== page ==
Analyzing the Losses of Others project paper

Analyzing the Losses of Others project paper

Analyzing the Losses of Others project paper

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Analyzing the Losses of Others

Background:  This project will involve interviewing three individuals about their most significant loss in Life.  You will then analyze your findings in relation to concepts from the text/class.

  1. Interview 3 people about the thoughts and feelings they experienced relative to the GREATEST loss in their lives.  Ask each person, “What is the greatest loss that you have experienced in your life so far?”  Remember the loss does not have to be about death!  Let each person decide his/her own greatest loss.  If at all possible you will want to interview relatives for this project.  You may be surprised at the insights you gain into your own family.
  2. Before you interview your interviewees, be sure to compose a list of questions that you will ask.  Ask each person the same questions.  You may also use some of the sample questions listed below.  You must ask a minimum of five (5) questions.
  • What was your greatest loss so far in your life?
  • What exactly happened?
  • Did you experience any different physical symptoms as a result of this loss?
  • Were there any unusual emotional thoughts or feelings you had as a result of this loss?
  • Were there any changes in your daily routine following this loss?
  • How were your sleep patterns affected by this loss?
  • What words best describe exactly what you lost from your life?
  • Has this loss changed you as a person?  If so, how?
  • Has this loss helped you to understand others who have had a similar loss?  In what ways?

 

  1. Face-to-face interviews are strongly recommended!  Skype interviews are allowed.  Email and telephone interviews are NOT permitted.  It is important for you to see the facial expressions of the person you are interviewing.  Sometimes these will tell you more than the person verbalizes.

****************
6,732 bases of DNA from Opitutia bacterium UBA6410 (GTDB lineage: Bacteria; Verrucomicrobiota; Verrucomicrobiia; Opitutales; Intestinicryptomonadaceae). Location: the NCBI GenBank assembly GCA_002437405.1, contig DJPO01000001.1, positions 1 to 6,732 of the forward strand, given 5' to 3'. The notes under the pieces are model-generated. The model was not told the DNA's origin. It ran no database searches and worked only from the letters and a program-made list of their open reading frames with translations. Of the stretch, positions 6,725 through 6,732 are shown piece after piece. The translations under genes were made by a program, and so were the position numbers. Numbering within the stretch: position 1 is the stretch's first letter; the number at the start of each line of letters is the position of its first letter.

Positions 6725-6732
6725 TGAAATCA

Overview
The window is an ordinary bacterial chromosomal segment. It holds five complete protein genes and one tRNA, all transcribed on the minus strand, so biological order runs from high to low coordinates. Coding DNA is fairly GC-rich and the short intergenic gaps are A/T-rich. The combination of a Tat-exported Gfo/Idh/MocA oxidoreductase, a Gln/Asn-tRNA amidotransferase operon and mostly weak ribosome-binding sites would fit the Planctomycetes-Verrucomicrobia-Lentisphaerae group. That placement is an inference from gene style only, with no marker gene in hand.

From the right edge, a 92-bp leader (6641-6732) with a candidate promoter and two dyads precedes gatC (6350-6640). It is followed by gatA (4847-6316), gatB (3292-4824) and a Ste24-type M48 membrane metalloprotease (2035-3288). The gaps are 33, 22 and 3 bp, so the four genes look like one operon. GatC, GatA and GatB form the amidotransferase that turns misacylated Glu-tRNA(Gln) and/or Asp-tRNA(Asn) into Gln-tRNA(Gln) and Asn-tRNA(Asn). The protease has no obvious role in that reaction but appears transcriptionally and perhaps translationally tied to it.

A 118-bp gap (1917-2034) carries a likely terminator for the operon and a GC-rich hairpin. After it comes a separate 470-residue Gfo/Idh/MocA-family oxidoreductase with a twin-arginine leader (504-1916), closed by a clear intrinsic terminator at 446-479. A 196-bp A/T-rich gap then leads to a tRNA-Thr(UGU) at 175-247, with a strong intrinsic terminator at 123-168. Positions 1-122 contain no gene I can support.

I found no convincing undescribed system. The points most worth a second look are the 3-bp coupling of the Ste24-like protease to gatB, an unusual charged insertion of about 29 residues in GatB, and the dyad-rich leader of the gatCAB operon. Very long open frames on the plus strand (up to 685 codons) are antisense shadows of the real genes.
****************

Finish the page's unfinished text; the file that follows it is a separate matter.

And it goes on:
2. Be probative in your interviews.  When a person gives a one word answer, follow up with something like, “Tell me how that felt.”  “Describe what you mean when you say….”
  3. Summary Section: Write a summary of your 3 interviews.  Compare the answers from your respondents.  How do their loss experiences compare with yours?
  4. Conclusion Section : What was most remarkable to you about this project?  Did any of your interviewee’s answers surprise you or were they exactly what you expected?  What lessons did you learn while doing this assignment? 

    Formatting Instructions _ Paper must include:

  • Title Page with the title of project, class name, class number, your full name, and date.
  • Name of each person you interviewed and their relationship to you.
  • Exact time, dates, and locations that you interviewed each person.
  • Each person’s signature,  These will be hand written on a separate piece of paper.
  • Each person’s answers as verbatim as possible.  Do not write it from the 3rd person, “He said that…” typed directly beneath each question(single space the answers)  Use bold type for the questions and regular type for the answers.
  • A summary section Double-space this section.
  • A conclusion section. What was most remarkable or noteworthy to you?  Why? What did you learn from this assignment?
  • 1” margins on all sides.  Please use Microsoft Word.  12 point font size.  Number your pages in the top right hand corner.

* Also there are attachments have some information from my instructor

You must proofread your paper. But do not strictly rely on your computer’s spell-checker and grammar-checker; failure to do so indicates a lack of effort on your part and you can expect your grade to suffer accordingly. Papers with numerous misspelled words and grammatical mistakes will be penalized. Read over your paper – in silence and then aloud – before handing it in and make corrections as necessary. Often it is advantageous to have a friend proofread your paper for obvious errors. Handwritten corrections are preferable to uncorrected mistakes. Use a standard 10 to 12 point (10 to 12 characters per inch) typeface. Smaller or compressed type and papers with small margins or single-spacing are hard to read. It is better to let your essay run over the recommended number of pages than to try to compress it into fewer pages. Likewise, large type, large margins, large indentations, triple-spacing, increased leading (space between lines), increased kerning (space between letters), and any other such attempts at “padding” to increase the length of a paper are unacceptable, wasteful of trees, and will not fool your professor. The paper must be neatly formatted, double-spaced with a one-inch margin on the top, bottom, and sides of each page. When submitting hard copy, be sure to use white paper and print out using dark ink. If it is hard to read your essay, it will also be hard to follow your argument.